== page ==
This is no more than a brief review indicating that specific structured training for goalkeepers was a necessity and that bit by bit programs have been developed. There is still much to do but in my opinion we are advancing in the right direction.

18 Comments Send us your opinions
21/10/12 at 06:23:35 #11
Frank Nyame from Ghana,Africa.
I am currently the goalkeeper's trainer for a First Division Club in Ghana but had no Licence nor Cirtificate. Can i get a chance of doing the on-line courses.
09/11/12 at 11:44:41 #12
over the past couple of season we have witnessed a dip in the form of pepe reina, it has also coinsided with the change of defensive strategy form the zonal employed by you to a man to man system. Do you think specific keepers are prone to function better under preferred systems due to their different strengths and personalities maybe or do you think its down to the details of tactical organization and individual decision makings.


Hello, Pepe is a great keeper, so, for me it is more down to the details of tactical organization and individual decision makings. Thanks.
17/01/13 at 13:15:41 #13
ashley hoffman
Hi Rafa. I am from Cape Town, South Africa,a lifelong LIVERPOOL FC supporter and a huge fan of yours. I have played as a goalkeeper for most part of my life (I am 49 years old), and have devised a theoretical and practical coaching technique very different from the conventional. I have inculcated this technique in my son, Steven Hoffman, since he was 18 months old, until his inclusion in our National u/17 team at age 15 years. He got his first call up to the National u/20 team and currently plays for Bidvest Wits FC as first choice goalkeeper in our local professional league. he is 18 years old. he is technically far superior to most pro keepers.I feel that I can add tremendous value as a professional keeper coach, but don't know where to begin in pursuing a career in this sector of football. I have watched numerous training videos and observed various professional keeper coaches at work, and all of them shows the very basics of keeper coaching.
Please advise.


Hello Ashley,

There are a lot of options of courses for Goalkeeping Coaches in different countries. Spain has some of them, so, contact with the Federations of each country. Best wishes.
17/01/13 at 13:31:23 #14
Ashley Hoffman
Hi Rafa.
Me again.
I have a question...Does the goalkeeper have any discretion in deciding his defensive formation with corners or set-pieces, or is that decision left purely with management. In all of my playing career spanning approximately 36 years, I can count on my hand the amount of goals I conceded from corners due to an old tried and tested technique as follows: Stationery player on each post and one in the centre of the goals (3 players). The goalkeeper stands 2 yards off his line with the freedom to move in or beyond his 5 yard area without fear of goal-line cover. IT WORKS!!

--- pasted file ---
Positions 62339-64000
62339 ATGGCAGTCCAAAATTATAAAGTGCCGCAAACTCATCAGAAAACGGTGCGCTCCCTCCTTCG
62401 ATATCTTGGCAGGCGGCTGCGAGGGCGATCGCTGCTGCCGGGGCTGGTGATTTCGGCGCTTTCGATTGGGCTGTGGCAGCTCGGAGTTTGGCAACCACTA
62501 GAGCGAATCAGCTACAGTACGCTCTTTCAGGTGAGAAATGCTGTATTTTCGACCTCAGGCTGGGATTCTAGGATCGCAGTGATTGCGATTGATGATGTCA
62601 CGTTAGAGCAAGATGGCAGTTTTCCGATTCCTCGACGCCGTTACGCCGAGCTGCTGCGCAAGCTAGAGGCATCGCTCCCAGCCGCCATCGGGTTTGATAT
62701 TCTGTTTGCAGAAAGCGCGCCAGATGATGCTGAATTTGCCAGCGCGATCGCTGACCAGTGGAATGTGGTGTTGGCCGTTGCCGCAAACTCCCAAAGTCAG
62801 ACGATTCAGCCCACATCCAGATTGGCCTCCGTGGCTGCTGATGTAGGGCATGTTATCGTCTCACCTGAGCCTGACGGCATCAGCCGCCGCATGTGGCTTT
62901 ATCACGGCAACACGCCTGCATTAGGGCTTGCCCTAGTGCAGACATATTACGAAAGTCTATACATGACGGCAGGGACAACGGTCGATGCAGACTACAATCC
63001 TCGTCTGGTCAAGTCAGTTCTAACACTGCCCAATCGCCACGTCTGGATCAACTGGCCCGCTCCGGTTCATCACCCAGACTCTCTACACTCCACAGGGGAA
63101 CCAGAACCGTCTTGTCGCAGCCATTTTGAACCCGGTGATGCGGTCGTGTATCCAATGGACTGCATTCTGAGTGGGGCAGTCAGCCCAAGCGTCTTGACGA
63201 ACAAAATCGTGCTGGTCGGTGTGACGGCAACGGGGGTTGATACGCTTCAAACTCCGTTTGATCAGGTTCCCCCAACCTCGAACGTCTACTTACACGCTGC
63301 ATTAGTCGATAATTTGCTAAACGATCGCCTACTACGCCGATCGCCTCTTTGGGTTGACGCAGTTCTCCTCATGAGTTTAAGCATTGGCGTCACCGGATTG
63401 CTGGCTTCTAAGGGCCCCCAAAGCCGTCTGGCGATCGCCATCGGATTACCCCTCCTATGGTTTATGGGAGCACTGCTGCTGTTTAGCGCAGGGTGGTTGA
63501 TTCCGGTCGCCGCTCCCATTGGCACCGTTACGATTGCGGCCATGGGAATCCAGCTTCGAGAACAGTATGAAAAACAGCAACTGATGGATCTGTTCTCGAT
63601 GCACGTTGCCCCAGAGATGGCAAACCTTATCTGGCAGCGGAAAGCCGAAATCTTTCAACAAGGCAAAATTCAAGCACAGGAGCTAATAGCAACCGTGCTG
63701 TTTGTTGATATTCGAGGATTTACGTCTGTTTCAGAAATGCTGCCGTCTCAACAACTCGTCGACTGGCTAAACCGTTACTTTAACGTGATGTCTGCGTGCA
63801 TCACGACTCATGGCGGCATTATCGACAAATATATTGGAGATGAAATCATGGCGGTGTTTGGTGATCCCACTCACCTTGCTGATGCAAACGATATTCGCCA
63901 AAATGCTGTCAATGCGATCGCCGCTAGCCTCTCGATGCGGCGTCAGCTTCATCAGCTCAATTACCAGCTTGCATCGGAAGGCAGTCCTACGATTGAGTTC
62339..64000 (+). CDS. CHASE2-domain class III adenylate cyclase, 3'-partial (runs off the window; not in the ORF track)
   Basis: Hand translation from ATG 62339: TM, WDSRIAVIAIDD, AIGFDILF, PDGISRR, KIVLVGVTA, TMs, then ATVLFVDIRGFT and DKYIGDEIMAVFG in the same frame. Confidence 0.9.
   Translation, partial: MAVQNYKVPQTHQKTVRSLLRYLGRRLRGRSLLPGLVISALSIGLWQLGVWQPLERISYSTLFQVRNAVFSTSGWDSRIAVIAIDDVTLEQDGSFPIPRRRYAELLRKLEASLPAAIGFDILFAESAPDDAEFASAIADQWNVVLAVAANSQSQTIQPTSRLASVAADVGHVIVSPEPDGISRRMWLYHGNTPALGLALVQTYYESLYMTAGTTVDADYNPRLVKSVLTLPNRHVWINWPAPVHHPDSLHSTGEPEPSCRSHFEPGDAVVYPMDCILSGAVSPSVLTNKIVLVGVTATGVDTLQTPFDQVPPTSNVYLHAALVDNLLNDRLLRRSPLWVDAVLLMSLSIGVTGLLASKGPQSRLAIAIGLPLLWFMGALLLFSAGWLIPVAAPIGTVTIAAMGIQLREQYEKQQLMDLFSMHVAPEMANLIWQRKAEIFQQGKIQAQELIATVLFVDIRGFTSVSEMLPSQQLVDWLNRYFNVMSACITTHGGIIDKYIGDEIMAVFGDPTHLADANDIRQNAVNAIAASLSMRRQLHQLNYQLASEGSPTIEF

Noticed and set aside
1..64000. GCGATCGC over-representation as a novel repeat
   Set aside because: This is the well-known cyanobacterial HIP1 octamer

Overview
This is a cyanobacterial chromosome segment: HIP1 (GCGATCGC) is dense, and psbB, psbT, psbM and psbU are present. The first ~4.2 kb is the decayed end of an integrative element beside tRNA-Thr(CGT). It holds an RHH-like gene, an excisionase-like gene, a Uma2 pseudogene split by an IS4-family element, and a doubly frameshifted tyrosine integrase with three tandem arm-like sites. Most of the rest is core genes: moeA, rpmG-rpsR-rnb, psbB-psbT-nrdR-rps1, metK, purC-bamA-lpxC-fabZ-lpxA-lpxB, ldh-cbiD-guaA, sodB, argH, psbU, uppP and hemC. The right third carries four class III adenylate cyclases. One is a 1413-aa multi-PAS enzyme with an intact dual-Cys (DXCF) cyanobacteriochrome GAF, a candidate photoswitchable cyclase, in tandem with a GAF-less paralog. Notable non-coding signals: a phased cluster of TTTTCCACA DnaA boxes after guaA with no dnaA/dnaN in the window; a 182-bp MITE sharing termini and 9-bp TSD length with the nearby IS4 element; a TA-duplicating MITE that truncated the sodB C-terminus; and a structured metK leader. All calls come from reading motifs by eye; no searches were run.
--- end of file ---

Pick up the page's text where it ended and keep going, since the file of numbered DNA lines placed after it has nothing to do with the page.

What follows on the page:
08/02/13 at 19:22:34 #15
Hi Rafa, Do you have courses for football coacheses? as I,m not GK.



I would like to help but you have to talk with the Federation of your country. Thanks.
09/03/13 at 14:43:10 #16
Tracey Oultram
My son is 10 and plays for an under 11's team at present. I'm afraid the goalkeeprs seem to get forgotten in training somewhat and yet when it comes to match day and they make mistakes it is somehow all down to them!! (doesn't help they are in enormous goals!), so we are taking it upon ourselves to try and get some coaching for him, we feel he has some potential, realise he needs work in certain areas and he isn't the tallest, but he has determination, some great skills and a great work ethic, but is never going to get any better under the current system and team he is in, for his own confidence this is important that these issues are addressed, his confidence just gets knocked game after game, if they make a mistake they just get brought off, pretty dreadful really and very disheartening for him and us, he often finishes a game, even if his team win, feeling terrible about himself, it really does need to change or we will never produce any decent keepers for the future!


Hello, maybe you can film him and show him the good things he is doing every game. It will help for his confidence. Best wishes.
26/06/13 at 13:16:01 #17
Hola Rafa,soy entrenador de porteros en Tercera División,no estoy de acuerdo en que si no has jugado a nivel profesional no llegues al nivel de entrenadores de porteros conocidos,ese es el problema de que muchos no lleguemos a alcanzar metas,no hay ni opciones,un portero se retira y ya se le supone buen entrenador de porteros,eso no es asi,hay mucho estudio detrás y conocimiento de tus porteros para potenciarle sus virtudes y mejorar sus defectos,ademas de ser parte del sistema de juego del entrenador de el club en ese momento,muchas horas sacrificadas entre trabajo y familia que solo sirven para la satisfacción de los porteros y de uno mismo.Tengo colgado un blog de mis entrenamientos para poder ayudar en lo posible a personas que tienen este sentimiento por la mejora de los porteros,eso es tiempo también dedicado.No por ser buen alumno se es buen maestro.
03/01/16 at 11:32:41 #18
Hi Ernest Mabouka Goalkeeper Coach i think their a lot of work to do when come to goalkeeping ,in different age group in the youth .specially in Africa know organise at all .Fifa & Caf have to looked that to do more course and that will change a lot thing ,the game change a lot and we need to study to be in page
i am looking for goalkeeping course